taste memory: Wonton Garden

There are just some restaurants that feel like coming home. Wonton Garden, a hole-in-the-wall on Mott Street in Chinatown, is one of those places for me. Since my family immigrated to the US, they’ve been coming here. My own first memory of eating here is probably from twenty years back, at age six or seven. I remember really loving their soy bean drink (not soy milk, but the sugary stuff). I still get it every time I go, though it’s not as sweet as the drink of my childhood… but really, isn’t that always the case?

Wonton Garden kitchen

The open kitchen is still tiny, and with the exception of 1. the hula shirts all the men wear, 2. the small TV above that they constantly have their eye on when they’re not dropping food on your table, and 3. a slight washing that makes the place look remotely clean, it’s exactly the same. At some point over the years, they changed the name to “New” Wonton Garden, but that name never really stuck with us…

p1020642

The menus have literally shrunk to a small booklet size, but I’ve been ordering “C18” for years: Cantonese lo-mein with soup on the side, with beef stew and wontons on top. Prices are around $7, and it’s still worth it for the giant portions you’re served, but I remember the good old days when everything was $4 or less.

WG noodles

I don’t know what it is about these noodles, but I’ve never found any other place that serves them– not in Chinatown, and definitely not outside. The food comes out so quickly, because the noodles are always cooking in the same pot, being replenished by the cook as needed. When he receives the order, the cook cuts the noodle strands with a regular pair of scissors, places them on the plate, and tops with whatever you’ve ordered for the day. Usually within five minutes, your meal is steaming and ready on your table. (Note to vegetarians: beware! Just because you don’t order meat toppings on your noodles, you’re not escaping their being cooked in a beef broth!)

The beef this time around was more red then it’s been: maybe they substituted with a roasted meat instead of the usual braised? In any case, it was still like heaven.

wg closeup

The Mister (pictured above) usually gets the noodles in soup, the house specialty. His order this time was fish balls and wontons:

WG soup

In case it’s not abundantly clear, it’s all about the noodles and wontons here. The wonton skins are almost translucent, and the shrimp inside are so lightly flavored and delicate. The mouthfeel of having a wonton burst upon first bite is unforgettable.

As a teenager, when we had moved from the NY metro area to the backwaters of Florida, our trips to visit family up north followed a predictable, invariable routine. We would fly into JFK, Newark, or LaGuardia, and no matter what time of night, my mother would make our family members drive us to Chinatown so we could get noodles in soup from Wonton Garden to go. She would wait in the car with our family and send me inside to order and pick up, because you know parking in Chinatown is impossible. I always felt so embarrassed to be doing it, but now as an adult myself, I totally understand why. No matter how short my trip back to the city is, I always make time for Wonton Garden. One day, perhaps I’ll be sitting in my heated up car, sending my reluctant teenage daughter into the bitter winter to get me the plate of C18 I’ve been dreaming of since the flight…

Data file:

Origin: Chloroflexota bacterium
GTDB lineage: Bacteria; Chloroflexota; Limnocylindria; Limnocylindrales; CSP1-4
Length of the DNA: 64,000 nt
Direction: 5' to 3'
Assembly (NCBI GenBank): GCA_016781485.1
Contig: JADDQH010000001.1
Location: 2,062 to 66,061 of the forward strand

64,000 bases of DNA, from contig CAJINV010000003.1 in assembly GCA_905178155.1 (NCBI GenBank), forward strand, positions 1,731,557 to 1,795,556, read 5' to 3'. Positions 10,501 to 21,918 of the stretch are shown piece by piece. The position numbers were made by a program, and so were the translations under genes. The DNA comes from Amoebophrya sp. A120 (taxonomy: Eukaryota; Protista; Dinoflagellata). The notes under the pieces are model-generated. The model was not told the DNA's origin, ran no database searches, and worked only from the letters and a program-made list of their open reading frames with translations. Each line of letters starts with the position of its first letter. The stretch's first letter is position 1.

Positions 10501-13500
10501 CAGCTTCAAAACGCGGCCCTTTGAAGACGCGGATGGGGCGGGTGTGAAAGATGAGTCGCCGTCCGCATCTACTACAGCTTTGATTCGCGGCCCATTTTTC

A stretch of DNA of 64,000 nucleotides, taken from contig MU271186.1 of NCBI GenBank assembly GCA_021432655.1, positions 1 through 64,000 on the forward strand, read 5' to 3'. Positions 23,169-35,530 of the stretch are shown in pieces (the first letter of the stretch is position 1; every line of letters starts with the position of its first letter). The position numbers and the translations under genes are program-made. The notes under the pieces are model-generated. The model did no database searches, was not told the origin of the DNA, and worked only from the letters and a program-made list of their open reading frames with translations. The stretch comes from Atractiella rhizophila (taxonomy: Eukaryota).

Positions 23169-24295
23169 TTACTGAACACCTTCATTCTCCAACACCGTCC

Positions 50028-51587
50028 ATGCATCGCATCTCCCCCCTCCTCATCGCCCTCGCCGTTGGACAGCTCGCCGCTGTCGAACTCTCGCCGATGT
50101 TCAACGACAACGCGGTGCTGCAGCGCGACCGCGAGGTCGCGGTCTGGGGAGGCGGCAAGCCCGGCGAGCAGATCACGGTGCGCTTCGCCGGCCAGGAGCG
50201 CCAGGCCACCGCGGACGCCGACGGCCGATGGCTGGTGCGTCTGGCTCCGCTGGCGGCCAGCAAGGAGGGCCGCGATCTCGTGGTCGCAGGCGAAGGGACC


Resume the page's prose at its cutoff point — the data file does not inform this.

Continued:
On these late-night stops, my family would hit up a second location for our siopao at a favorite spot always packed with Jersey City Filipinos also looking for their pork bun fix. I went again this trip, after our delicious lunch at Wonton Garden, but sadly, things here had changed, and not for the better… (to be continued)

New Wonton Garden
56 Mott Street
New York, NY

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Posted on April 9, 2009, in restaurant review, taste memory and tagged , . Bookmark the permalink. 3 Comments.

  1. We have a Hong Kong noodle shop like that in Philly, and another in DC, and we’ve been going to them for YEARS. Sang Kee in Philly is my #1 comfort food, and I always get the sui gao mien — shrimp dumpling noodle soup — instead of the pork+shrimp wonton noodle soup. I also had no idea that cha siu bao existed in Filipino cuisine, too! I’m definitely going to keep New Wonton Garden in mind the next time I go to NY Chinatown.

  2. Words and Steel

    Well, there’s a big Chinese presence in the Philippines, especially Manila. I don’t know what the Chinoy specialties are, but definitely siopao is one of them!

  1. Pingback: taste memory: Mei Li Wah « Words and Nosh

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